_MEDICINE Alzheimer's

_Plaque Bust

Drexel is leading a landmark investigation of a new drug that may prevent the plaque buildup thought to cause Alzheimer’s dementia.

_Carol F. Lippa

Lippa is director of the Cognitive Neurology and Alzheimer's program in the Drexel Neurosciences Institute.

Brain scans show that protein plaques associated with Alzheimer’s disease accumulate for years or even decades before people begin to experience cognitive decline. Once the process takes hold, there is little doctors can do to reverse it.

Researchers believe the best hope is to stop the progression of plaque buildup before symptoms begin.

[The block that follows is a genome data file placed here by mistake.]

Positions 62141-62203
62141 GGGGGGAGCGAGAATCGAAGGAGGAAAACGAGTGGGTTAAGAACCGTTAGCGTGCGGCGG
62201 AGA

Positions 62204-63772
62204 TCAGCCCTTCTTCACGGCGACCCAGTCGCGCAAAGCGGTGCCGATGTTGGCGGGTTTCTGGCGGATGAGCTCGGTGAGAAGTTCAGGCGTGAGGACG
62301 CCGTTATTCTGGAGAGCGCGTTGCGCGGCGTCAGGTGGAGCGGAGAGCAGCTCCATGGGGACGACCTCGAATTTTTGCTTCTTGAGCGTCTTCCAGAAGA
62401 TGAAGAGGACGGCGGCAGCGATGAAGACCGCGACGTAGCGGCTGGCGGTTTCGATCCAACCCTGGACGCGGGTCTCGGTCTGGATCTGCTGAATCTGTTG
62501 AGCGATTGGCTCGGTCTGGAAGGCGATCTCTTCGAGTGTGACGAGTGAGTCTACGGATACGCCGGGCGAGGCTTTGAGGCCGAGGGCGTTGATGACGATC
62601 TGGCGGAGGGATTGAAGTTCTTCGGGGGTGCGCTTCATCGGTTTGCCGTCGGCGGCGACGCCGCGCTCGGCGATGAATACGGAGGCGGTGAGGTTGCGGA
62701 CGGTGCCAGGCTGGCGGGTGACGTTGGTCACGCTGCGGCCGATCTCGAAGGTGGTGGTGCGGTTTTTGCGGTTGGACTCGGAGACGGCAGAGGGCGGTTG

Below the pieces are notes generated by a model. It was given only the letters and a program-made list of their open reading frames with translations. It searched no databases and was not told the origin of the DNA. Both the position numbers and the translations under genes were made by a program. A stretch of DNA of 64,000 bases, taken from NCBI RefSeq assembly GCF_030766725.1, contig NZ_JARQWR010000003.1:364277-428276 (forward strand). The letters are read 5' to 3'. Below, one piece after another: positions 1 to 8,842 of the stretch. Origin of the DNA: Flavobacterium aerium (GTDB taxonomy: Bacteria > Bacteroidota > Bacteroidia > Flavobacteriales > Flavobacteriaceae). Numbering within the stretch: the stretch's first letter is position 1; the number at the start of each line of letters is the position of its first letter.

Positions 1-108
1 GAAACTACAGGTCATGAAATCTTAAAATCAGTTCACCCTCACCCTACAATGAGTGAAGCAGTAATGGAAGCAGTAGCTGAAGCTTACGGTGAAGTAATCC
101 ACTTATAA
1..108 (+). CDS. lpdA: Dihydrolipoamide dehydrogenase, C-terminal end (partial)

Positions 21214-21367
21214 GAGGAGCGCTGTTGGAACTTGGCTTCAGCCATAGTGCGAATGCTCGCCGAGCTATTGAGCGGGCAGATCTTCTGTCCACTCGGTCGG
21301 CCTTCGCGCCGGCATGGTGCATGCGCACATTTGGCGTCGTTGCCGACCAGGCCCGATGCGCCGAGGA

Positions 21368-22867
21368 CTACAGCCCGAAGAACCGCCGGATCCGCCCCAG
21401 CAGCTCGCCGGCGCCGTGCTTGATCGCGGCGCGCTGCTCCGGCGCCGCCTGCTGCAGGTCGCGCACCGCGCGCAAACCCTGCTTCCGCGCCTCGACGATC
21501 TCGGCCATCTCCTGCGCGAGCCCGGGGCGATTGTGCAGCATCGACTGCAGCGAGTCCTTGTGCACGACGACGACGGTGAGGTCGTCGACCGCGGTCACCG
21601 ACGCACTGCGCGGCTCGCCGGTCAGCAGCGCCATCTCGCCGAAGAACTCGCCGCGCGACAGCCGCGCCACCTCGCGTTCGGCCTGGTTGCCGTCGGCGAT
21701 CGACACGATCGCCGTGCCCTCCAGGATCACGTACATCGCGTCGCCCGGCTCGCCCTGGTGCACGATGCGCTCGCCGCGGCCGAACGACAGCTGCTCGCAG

A new landmark study will evaluate a new drug, called solanezumab, that may reduce plaque formation.

The study, called A4 for Anti-Amyloid in Asymptomatic Alzheimer’s Disease Study, will examine healthy people whose brain scans show the build up of the protein associated with the disease — but who do not yet have any memory loss or other symptoms. The study will determine if solanezumab can clear the built-up plaque of the protein, called amyloid, before brain cells are impaired.

The principal investigator is Carol F. Lippa, director of the Cognitive Neurology and Alzheimer’s program at Drexel Neurosciences Institute, which is one of 60 study sites around the world. G. Peter Gliebus, assistant professor of neurology in the institute, is also part of the research team.

“Clearing out the amyloid is like clearing out the kindling before the fire starts,” Lippa says. “We are hopeful we can prevent Alzheimer’s.